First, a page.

Antenatal screening and its possible meaning from unborn baby's perspective
Harran University, Faculty of Medicine, Department of Medical Ethics and History of Medicine, 63200 Sanliurfa, TURKEY
BMC Medical Ethics 2001, 2:3 doi:10.1186/1472-6939-2-3Published: 22 May 2001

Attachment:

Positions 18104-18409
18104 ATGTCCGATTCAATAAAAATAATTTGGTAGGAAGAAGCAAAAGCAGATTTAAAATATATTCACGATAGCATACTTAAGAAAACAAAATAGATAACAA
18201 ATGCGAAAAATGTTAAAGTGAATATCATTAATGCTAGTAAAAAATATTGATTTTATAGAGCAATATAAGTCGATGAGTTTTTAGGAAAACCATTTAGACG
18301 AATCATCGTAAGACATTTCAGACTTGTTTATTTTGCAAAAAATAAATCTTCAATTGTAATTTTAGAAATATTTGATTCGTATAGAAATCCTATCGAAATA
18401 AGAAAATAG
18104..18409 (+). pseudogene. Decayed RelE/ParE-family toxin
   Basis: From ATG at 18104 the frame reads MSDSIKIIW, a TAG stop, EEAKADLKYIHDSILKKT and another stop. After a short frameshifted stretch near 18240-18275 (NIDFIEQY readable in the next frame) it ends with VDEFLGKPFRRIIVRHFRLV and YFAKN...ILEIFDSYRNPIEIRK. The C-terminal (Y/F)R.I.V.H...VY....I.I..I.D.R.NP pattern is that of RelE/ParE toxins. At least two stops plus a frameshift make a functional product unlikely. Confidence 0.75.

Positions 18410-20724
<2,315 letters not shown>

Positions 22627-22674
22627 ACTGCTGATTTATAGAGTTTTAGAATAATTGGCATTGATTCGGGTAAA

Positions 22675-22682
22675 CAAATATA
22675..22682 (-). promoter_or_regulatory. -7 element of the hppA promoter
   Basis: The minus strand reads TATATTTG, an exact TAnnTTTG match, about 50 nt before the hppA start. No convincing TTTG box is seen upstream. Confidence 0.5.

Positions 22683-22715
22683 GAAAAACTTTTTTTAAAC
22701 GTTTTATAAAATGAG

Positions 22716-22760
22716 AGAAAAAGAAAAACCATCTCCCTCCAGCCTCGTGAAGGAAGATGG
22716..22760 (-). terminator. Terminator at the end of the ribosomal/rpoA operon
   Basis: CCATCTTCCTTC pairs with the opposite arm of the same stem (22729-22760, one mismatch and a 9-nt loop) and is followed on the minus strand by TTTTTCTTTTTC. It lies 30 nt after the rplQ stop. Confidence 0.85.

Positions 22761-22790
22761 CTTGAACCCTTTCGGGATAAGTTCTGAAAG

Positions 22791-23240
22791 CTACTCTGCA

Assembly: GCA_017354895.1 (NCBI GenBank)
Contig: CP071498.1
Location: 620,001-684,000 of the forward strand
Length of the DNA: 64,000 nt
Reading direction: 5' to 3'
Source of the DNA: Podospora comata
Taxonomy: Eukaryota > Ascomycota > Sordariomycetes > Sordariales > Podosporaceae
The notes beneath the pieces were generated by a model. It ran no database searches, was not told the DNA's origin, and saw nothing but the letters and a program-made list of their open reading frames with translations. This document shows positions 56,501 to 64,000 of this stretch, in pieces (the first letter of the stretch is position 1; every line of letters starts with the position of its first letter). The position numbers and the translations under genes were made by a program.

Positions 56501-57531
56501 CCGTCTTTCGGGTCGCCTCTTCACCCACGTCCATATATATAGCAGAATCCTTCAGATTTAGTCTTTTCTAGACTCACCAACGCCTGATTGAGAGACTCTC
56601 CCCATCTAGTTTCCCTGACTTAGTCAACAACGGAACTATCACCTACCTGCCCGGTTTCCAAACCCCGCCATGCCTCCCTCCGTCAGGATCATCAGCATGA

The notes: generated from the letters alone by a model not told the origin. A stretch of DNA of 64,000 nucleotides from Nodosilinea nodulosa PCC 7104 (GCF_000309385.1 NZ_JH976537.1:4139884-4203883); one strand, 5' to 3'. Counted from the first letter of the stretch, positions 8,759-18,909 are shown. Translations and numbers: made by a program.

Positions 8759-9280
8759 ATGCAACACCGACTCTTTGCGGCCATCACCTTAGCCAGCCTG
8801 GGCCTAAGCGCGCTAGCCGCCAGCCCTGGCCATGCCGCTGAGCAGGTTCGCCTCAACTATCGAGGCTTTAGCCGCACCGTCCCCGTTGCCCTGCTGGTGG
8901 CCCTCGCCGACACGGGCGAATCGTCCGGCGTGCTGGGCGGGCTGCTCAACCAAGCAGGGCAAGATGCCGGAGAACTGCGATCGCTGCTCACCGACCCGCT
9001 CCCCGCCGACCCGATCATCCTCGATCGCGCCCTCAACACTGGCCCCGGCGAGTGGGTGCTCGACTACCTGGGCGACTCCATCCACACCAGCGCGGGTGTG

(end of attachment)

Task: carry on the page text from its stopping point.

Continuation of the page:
In recent decades antenatal screening has become one of the most routine procedure of pregnancy-follow up and the subject of hot debate in bioethics circles. In this paper the rationale behind doing antenatal screening and the actual and potential problems that it may cause will be discussed. The paper will examine the issue from the point of wiew of parents, health care professionals and, most importantly, the child-to-be. It will show how unthoughtfully antenatal screening is performed and how pregnancy is treated almost as a disease just since the emergence of antenatal screening. Genetic screening and ethical problems caused by the procedure will also be addressed and I will suggest that screening is more to do with the interests of others rather than those of the child-to be.